Know your cloth!

September 6, 2017

Apart from the construction (canvases, fusings, chest pieces) the most important decision you need to make when buying a suit is your choice of fabric. 

I don't mean the pattern, although of course this is very important too and I will come to that later, I am referring to composition, weight, thread count and weave. 

Confused? Don't be! 
 

 



Firstly you need to remember what the suit is going to be used for. If it is for work, what sort of job do you do? Are you mainly office bound, sitting at a desk? Are you outside a lot of the time in all weathers? Are you travelling a lot, driving, climbing around building sites or getting on and off crowded trains?

Is it going to be an occasional suit, worn just a few times a year for weddings, events, presentations and the like where appearance of a sharp, smart crease free suit is essential?

Does it need to be a suit you are going to wear a lot that needs to have a fast recovery from creasing and needs to be durable to hard wearing? 

Lot's and lot's of factors that you need to consider but it really is important to know the purpose of the suit to make sure you choose the appropriate fabric if you want to get maximum performance out of your suit.

Ok so let's take a look at some of the different types of fabric out there and what characteristics they have:

Wool:
Most suits these days are made from wool or at least a wool mixture. There are lots of arguments and debates about man made fabrics like Lycra, Polyester, Viscose etc.  and whilst these can add certain qualities to a suit such as increasing the durability and adding a stretch to the fabric the downside is increase shining, loss of breathing in the fabric, causing body odour due to no absorption of perspiration and a general poor feel to the fabric. In my opinion it is wise to avoid man made fibres if possible.

Wool is the most versatile of fabrics which gives the greatest comfort, is naturally wrinkle resistant and has a high recovery rate if left to hang for at least 24 hours between wears and will keep you cool in hot temperatures due to it's ability to absorb moisture and allow the fabric to breathe.

There are different types of wool that behave in different ways:

Merino: Comes from the Merino sheep (originally from Turkey) which is a versatile soft fine wool. It is particularly good at maintaining body temperature all year round and is also good for mixing with other wools such as Cashmere and silk. This makes it an excellent fabric for suits that can be worn in all seasons.

Cashmere: A beautiful soft wool from the Cashmere goat (in fact it is not wool but hair) and has an ability to maintain heat therefore making it a great fabric for the Autumn/Winter months. Whilst it is very soft it is also a good strong fibre making it a perfect addition to a wool suit or as a luxurious soft fabric when used on its own.

Mohair: Taken from the Angora goat is a very durable and resilient fabric with a high sheen and luster. Characteristically a suit which has mohair has a rather hard feel to it and the silk like sheen is quite noticeable. It has great insulating properties making it a great fabric for all year round wear.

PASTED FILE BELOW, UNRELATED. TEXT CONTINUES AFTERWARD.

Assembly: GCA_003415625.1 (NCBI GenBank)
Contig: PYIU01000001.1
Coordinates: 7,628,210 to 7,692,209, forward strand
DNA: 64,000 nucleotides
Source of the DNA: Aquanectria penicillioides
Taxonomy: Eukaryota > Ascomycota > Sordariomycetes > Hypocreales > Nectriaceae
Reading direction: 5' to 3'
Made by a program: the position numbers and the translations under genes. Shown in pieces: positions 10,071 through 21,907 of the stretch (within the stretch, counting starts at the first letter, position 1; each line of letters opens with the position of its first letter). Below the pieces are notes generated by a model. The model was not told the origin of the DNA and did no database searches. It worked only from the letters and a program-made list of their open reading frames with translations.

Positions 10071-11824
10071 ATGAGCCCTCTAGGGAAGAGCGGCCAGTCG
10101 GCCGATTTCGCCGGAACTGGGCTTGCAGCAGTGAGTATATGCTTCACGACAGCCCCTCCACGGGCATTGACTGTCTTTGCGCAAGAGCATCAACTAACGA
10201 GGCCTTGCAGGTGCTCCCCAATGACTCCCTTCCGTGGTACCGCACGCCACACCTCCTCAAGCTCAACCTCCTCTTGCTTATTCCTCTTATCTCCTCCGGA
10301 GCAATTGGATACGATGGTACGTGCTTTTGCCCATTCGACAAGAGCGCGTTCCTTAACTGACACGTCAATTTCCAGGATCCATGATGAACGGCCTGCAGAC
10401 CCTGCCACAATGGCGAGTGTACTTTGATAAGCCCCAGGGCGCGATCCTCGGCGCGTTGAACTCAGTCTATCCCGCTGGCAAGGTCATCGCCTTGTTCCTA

Angora: Not to be confused with Mohair, Angora wool or hair is taken from the Angora rabbit and is known for its softness and silky texture which is much warmer and lighter than wool.


So these are the 4 most common wools  you will find in suits, you now need to determine the weight you need.

Generally most suits are made between 9 ounce and 13 ounce fabrics. The lighter the weight the cooler it is likely to be.

In the hot summer months or if you are travelling to hot climates then you may even consider an 8 ounce super 120/140 or even a 150. The higher the number the finer and more delicate the fabric tends to be so it won't take wear after wear. It will need a minimum 24 hours rest and recovery after each wear.

Ok so you've made your choice of type of cloth, now for the pattern...

This is relatively easy if you try to stick to these basic rules.

1. If you are shorter and rounder then vertical stripes will add height and give a slimmer appearance. Checks will have the opposite effect.

2. If you are Taller and slimmer then the reverse is probably more suitable for you.

3. Bird's eye, a small circular pattern resembling small bird's eyes.These are a very versatile and popular business and occasion fabric which always maintains a crisp smart look. 
 

 


         

 

 

 

 

 

 

 

 

 

 

Bird's eye fabric
 

 

4. Flannel is a slightly fluffy looking fabric with a warm and soft feel, ideal for winter.

 

 




                                                       

 

 

 

 

 

 

 

 

Flannel

5. Herringbone. This is where the weave goes in diagonal patterns in opposite directions giving the appearance of the bone of a fish. Very popular as a business suit fabric in plain black/navy or grey. Also very popular as a sports jacket fabric in heavier tweeds and wools.
 

 


 

 

 

 

 

 

 

 

 

 

 

 

 

 

 

 

 

 

 

 

 

 

 

So these are the most used options. There are many others such as pinhead, window pane, Prince of Wales, Dogtooth etc. but these are the most used. 

The plain, slightly shiney lightweights are very popular at the moment especially with the youngsters but these are fashion trends that come and go. The above are die hard proven favorites that will never disappear and will remain the mainstay of suitings long after I am gone!

Enjoy choosing your fabric!
 

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